Aug. 9, 2003
August 2003
Aug. 9, 2003
August 2003

Court Two Produces Twice the Drama in Kalamazoo Semifinal Classics

August 9, 2003
Kalamazoo MI

Court Two Produces Twice the Drama in Kalamazoo Semifinal Classics
by Matt Hammond and Colette Lewis

There were only two tennis matches played on Court Two at Stowe Stadium on Saturday--a singles semifinal match in 16s, followed by an 18s contest. But fans were treated to five and a half hours of nail-biting tennis, with 3rd seeds Gary Sacks and Jamil Al-Agba earning spots in Sunday's final.

16 Singles

The opening scene in the Court Two drama on Saturday saw 3rd seed Gary Sacks of Calabasas Hills CA returning from the mandatory ten minute break between sets with a simple plan. "My coach told me, ?Focus on holding serve and you?ll get a lucky break. You?ll just need one.?"

As it turned out, that was easier said than done. In the first two sets, Sacks served for a 5-3 lead but had to settle for 4-4 ties after 5th seed Timothy Smyczek of Hales Corners WI refused to wilt. Sacks was able to regroup and claim the first set 6-4 but could not contain Smyczek?s rejuvenated serve and volley game in the second, with the 5th seeded fifteen year old taking the second set, also at 6-4.

Sacks found himself in familiar territory halfway through the third set, again tied-- this time at three. He broke Smyczek?s serve for a 4-3 lead, then at 30-all used a passing shot and service winner to claim an advantage he would not relinquish. Smyczek saved two match points on his own serve, but Sacks served it out for the 6-4 win.

Smyczek?s passionate intensity won him a great deal of admirers in the stands and was in marked contrast to Sacks' more stoic personalilty. As Sacks good-naturedly admitted afterwards, "I had five supporters to about five hundred for him."

In the other 16s singles semifinal, 4th seed Matt Bruch of Lake Forest IL used his win last month over 16th seed Marcus Fugate at the 16 Clay Court Championships as a confidence builder in his climb back from myriad injuries. Bruch won that match in three sets, and was well prepared Saturday afternoon for their 16 singles semifinal rematch. He wasted little time and few opportunities en route to his 6-2, 6-1 win over the 16th seed. "My coach and I had a strategy," Bruch commented after the match, "and we took the openings he gave us."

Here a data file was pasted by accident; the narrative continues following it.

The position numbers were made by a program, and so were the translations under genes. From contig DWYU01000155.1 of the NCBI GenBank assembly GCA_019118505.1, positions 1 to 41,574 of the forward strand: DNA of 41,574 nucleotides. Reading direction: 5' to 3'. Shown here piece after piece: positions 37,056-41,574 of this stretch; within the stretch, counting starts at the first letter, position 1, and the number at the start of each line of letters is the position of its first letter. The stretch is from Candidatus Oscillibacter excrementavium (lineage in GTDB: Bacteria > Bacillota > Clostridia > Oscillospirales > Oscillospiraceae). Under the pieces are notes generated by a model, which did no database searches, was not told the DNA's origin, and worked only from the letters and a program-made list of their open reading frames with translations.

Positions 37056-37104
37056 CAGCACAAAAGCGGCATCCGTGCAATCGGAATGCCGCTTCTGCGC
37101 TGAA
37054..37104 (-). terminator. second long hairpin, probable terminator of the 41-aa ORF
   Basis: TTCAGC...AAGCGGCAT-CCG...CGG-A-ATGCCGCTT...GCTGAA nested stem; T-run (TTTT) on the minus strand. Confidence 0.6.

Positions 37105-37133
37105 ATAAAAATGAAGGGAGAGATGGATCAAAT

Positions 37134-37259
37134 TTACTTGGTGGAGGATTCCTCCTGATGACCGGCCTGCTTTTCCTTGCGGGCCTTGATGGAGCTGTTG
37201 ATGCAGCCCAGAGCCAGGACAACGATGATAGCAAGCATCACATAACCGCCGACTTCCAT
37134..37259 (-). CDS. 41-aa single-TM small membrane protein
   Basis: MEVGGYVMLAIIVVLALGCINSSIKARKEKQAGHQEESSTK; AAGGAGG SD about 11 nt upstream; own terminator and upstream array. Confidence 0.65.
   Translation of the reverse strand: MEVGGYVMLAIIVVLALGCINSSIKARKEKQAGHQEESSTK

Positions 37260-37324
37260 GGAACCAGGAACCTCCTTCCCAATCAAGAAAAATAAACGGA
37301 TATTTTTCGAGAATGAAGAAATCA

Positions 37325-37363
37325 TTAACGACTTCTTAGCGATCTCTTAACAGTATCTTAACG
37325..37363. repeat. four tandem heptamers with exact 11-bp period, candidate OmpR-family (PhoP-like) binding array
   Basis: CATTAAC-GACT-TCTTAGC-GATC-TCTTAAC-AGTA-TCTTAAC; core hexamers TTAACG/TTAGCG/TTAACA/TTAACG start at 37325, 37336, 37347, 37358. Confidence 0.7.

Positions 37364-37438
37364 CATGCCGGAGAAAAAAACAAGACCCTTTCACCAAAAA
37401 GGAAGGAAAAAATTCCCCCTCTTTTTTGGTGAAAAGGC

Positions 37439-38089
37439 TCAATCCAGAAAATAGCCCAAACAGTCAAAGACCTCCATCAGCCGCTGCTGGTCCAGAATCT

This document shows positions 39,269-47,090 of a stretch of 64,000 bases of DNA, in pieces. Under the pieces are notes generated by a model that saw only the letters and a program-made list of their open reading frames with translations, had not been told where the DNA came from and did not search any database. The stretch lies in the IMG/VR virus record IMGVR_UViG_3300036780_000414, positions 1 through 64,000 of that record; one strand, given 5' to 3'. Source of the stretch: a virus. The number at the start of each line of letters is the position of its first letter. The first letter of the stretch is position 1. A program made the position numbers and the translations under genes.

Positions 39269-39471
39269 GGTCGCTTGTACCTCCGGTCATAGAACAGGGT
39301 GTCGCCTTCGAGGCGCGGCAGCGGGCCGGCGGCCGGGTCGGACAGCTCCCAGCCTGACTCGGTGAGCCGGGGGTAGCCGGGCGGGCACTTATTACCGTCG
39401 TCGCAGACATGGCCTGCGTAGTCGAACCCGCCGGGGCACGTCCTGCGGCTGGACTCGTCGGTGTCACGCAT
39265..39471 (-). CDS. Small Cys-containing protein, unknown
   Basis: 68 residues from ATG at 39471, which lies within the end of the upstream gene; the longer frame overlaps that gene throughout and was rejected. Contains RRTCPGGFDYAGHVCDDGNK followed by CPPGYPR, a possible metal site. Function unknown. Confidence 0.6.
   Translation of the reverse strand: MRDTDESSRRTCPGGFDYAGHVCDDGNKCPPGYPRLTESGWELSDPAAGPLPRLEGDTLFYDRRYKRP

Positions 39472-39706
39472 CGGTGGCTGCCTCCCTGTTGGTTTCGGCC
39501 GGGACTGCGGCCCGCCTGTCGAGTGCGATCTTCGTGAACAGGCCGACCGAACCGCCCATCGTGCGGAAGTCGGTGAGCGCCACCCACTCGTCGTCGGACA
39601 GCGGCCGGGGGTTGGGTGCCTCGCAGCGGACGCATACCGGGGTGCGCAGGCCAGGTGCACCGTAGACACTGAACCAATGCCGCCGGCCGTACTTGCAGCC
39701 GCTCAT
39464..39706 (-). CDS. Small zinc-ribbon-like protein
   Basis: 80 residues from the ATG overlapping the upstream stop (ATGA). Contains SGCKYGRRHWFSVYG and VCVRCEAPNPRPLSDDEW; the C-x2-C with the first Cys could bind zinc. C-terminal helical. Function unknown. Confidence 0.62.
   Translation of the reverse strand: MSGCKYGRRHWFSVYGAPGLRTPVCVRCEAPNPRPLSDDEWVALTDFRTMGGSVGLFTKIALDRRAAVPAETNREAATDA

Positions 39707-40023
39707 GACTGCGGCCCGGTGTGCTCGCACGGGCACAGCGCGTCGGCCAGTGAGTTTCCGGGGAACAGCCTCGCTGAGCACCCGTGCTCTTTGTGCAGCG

18 Singles

Court Two was also the scene of the tournament's best match last year, when Kean Feeder of Portland OR played in an instant Kalamazoo classic --his upset of then 7th seed Wayne Odesnik 4-6, 6-3, 7-6(6) in the fifth round. On Saturday, Feeder once again starred in a Court Two gem, this time against 3rd seed Jamil Al-Agba of Tarzana CA. The match had the feel of a lengthy showdown from the beginning, as both players used the maximum time allowed between each point. Feeder in particular stuck to a pre-service ritual that his opponent described as "sort of like Sergio Garcia."

Al-Agba earned back a late break in the first set to force a tie breaker, which he won 7-3. Feeder responded by playing solidly in his service games and forcing a late break to take the second set at 6-3.

At the beginning of the final set, Feeder quickly ran out to a 2-0 lead over Al-Agba, holding three break points in the third game. But Al-Agba rose to the challenge, using his quick defense and all-court savvy to eventually even the set at two. The two players traded service holds for 3-3 and then service breaks for 4-4. The long rallies and dramatic swings of momentum were eerily similar to Feeder?s triumph in 2002.

"I did think a lot about that (match)," the lefthander admitted.

It must have been a comforting thought because, when serving down 5-4, Feeder saved two match points, then won the game with a fearless forehand winner. In the next game, four errors from Feeder?s forehand gave Al-Agba a 6-5 lead. In Feeder?s last service game--three hours and seven minutes after the match began--Al-Agba converted his third match point with a crisp volley winner for a 7-5 set win.

After the match, a remarkably fresh looking Al-Agba was asked if he had ever played a longer match. "Maybe when I was thirteen and hitting moon balls," he quipped. And while a dejected Feeder failed to repeat his 2002 Court Two heroics, Al-Agba still has a chance to duplicate a triumph from last December. "At the California Bowl, I beat Feeder in the semifinals and Yim in the final," he noted.

In the other semifinal, fourth seed Robert Yim of Glendale CA faced a big deficit late in the first set of his semifinal match against 5th seed Chris Kwon of Boca Raton FL. Serving at 4-4, Yim trailed 0-40 on his serve. "I told myself to stay calm and fight for every point," Yim explained afterwards. He reeled off five straight points to hold for 5-4, and after that recovery, "I just relaxed and played my game," he said. The compact lefthander then took the last seven games of the match, winning 6-4, 6-0 to advance to Sunday's championship match.

Sources: Colette Lewis (Tournament Office) & Matt